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ROBERT SIEGEL, HOST:

In New York City, commuters traveling near ground zero today were greeted by an unusual sound - typewriters. And tapping away on them - poets writing verse on demand. NPR's Hansi Lo Wang stopped by to see some of them at work in lower Manhattan.

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Food
7:43 am
Sat April 18, 2015

Brooklyn Brewery Dares Diners To Eat Like Dutch Settlers

Chef Andrew Gerson of Brooklyn Brewery organized a dinner party featuring ingredients used by Dutch settlers and Native Americans living in 1650s New York City.
Courtesy of Brooklyn Brewery

Originally published on Wed April 22, 2015 2:22 pm

You can find food from just about any part of the world in New York City.

The Brooklyn Brewery is trying to push New Yorkers' palates even further by going back in time.

This week, it hosted a dinner party inspired by the local cuisine of Dutch settlers and Native Americans in the 1650s.

Back when New York wasn't even New York yet, and before the English took over in 1664, the Dutch called the city New Amsterdam.

"New Amsterdam tastes like salt pork," said head chef Andrew Gerson. "It tastes like venison. It tastes like fried dough; tastes like back fat."

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Code Switch
3:40 am
Fri April 17, 2015

Deaths Of Unarmed Black Men Revive 'Anti-Lynching Plays'

Lauren Lattimore (left), Wi-Moto Nyoka, Edmund Alyn Jones and Courtney Harge rehearse a scene from Blue-Eyed Black Boy, a play about lynching that was written around 1930.
Hansi Lo Wang NPR

Originally published on Fri April 17, 2015 2:06 pm

An obscure but riveting genre of theater is being revived in New York City.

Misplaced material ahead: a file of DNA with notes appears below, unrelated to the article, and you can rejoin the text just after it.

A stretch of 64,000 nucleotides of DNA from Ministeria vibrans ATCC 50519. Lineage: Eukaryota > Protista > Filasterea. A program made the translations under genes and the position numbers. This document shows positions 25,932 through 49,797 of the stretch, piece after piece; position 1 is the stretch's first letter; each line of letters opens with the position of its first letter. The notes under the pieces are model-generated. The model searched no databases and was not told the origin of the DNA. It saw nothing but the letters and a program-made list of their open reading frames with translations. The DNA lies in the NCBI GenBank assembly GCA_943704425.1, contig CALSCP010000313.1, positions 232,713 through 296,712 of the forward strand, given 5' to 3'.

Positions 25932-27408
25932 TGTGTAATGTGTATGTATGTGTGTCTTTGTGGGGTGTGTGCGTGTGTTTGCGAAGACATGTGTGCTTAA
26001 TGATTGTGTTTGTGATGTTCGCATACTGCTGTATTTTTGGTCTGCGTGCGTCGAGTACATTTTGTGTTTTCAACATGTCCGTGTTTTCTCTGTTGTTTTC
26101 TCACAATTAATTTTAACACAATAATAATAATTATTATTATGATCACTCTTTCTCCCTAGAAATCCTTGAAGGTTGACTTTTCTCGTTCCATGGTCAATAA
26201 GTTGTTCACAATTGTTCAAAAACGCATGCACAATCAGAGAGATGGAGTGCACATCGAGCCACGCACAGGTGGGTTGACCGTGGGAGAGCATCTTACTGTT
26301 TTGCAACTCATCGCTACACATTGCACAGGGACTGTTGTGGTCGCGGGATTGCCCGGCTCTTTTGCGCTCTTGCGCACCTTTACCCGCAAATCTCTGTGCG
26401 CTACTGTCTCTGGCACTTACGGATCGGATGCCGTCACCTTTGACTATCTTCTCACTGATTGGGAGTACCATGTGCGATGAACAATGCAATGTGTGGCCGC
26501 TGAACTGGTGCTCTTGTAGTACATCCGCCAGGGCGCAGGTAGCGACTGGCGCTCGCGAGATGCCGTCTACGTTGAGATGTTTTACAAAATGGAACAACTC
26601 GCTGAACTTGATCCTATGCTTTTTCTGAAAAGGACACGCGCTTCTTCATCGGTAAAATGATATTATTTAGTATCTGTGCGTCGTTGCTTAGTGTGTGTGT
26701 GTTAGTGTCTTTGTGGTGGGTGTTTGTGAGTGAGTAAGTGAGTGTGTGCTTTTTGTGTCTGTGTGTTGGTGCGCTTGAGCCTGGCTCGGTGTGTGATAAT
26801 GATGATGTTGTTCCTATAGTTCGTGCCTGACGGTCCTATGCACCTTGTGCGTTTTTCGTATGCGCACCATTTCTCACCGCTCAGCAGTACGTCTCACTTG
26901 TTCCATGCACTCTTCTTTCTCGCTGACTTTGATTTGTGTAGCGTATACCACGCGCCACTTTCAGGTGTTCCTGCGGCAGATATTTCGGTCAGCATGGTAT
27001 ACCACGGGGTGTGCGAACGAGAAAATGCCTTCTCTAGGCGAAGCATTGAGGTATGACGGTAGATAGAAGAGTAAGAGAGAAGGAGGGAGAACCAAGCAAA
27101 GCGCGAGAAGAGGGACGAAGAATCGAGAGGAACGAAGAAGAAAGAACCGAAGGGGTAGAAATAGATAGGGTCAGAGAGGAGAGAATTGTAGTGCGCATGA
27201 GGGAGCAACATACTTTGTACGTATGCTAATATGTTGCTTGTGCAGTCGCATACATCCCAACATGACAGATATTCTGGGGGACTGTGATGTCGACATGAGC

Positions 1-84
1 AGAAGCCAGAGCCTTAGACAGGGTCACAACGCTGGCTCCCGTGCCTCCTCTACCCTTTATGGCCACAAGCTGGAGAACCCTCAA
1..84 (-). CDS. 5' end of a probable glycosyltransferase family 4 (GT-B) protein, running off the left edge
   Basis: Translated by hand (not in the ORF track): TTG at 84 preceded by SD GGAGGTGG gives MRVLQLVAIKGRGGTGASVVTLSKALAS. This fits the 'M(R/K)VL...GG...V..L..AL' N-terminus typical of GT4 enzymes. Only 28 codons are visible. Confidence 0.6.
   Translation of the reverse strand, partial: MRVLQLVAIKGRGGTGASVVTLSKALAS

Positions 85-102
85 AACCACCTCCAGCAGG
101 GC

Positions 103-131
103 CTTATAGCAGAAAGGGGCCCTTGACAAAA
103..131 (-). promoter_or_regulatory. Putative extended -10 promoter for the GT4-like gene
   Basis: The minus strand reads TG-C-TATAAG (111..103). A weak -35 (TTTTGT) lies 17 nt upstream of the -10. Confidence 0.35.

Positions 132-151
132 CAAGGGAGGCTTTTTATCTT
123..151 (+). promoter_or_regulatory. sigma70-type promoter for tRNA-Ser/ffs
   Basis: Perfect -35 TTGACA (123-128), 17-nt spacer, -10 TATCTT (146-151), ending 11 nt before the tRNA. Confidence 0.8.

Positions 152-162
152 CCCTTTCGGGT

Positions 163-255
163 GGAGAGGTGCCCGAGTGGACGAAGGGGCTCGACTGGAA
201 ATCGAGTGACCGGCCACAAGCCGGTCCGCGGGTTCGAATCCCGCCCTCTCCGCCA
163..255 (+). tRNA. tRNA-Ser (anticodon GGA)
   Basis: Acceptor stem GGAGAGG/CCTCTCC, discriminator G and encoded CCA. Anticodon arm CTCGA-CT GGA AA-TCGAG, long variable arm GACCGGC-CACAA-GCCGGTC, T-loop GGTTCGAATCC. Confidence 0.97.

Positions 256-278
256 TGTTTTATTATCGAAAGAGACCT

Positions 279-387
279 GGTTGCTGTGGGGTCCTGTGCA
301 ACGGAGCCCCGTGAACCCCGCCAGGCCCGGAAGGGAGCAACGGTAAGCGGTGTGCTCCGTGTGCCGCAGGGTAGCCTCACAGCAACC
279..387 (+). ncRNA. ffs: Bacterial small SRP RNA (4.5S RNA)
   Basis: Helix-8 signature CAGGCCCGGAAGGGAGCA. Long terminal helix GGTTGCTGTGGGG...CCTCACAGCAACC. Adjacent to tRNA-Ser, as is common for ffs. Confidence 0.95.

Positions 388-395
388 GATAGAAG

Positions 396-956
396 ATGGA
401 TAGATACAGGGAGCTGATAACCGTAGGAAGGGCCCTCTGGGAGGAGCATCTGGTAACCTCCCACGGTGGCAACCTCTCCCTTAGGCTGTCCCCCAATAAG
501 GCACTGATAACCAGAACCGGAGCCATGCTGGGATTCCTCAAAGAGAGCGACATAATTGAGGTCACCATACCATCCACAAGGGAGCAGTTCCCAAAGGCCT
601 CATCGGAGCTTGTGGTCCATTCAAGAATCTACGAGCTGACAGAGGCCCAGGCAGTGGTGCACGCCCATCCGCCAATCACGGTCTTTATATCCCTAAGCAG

They're called "anti-lynching plays." Most were written by black playwrights during the early 1900s to show how lynchings devastated African-American families.

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Code Switch
5:04 pm
Fri April 10, 2015

Painting The 'Epic Drama' Of The Great Migration: The Work Of Jacob Lawrence

Each of the 60 paintings in Jacob Lawrence's Great Migration series is accompanied with a caption. For this panel, he wrote in 1941: "In every town Negroes were leaving by the hundreds to go North and enter into Northern industry."
Courtesy of The Phillips Collection

Originally published on Fri April 10, 2015 8:58 pm

There's no historical marker outside Jacob Lawrence's childhood home in New York City's Harlem neighborhood.

But Khalil Gibran Muhammad, director of the Schomburg Center for Research in Black Culture, has an idea of what it might say: "Here lived one of the 20th century's most influential visual artists, a man named Jacob Lawrence, who was a child of southern migrants."

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Code Switch
10:15 pm
Thu April 9, 2015

Civilians Can Record Police Encounters, But When Is It Interference?

Cellphones were used to record a 2012 confrontation between protesters and police in Springfield, Ill.
Seth Perlman AP

Originally published on Fri April 10, 2015 2:50 pm

The arrest of South Carolina police Officer Michael Slager, who shot and killed Walter Scott in North Charleston this week, came shortly after the release of a cellphone video recorded by an eyewitness.

The filming of police by civilians has also sparked controversy, and it often causes confusion about what is legal.

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Law
5:12 pm
Wed April 1, 2015

Sen. Robert Menendez Indicted On Corruption Charges

Originally published on Wed April 1, 2015 8:00 pm

Copyright 2015 NPR. To see more, visit http://www.npr.org/.

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AUDIE CORNISH, HOST:

A grand jury has indicted Senator Robert Menendez of New Jersey on federal corruption charges. Menendez made a brief statement to reporters after the indictment was announced.

(SOUNDBITE OF ARCHIVED RECORDINGS)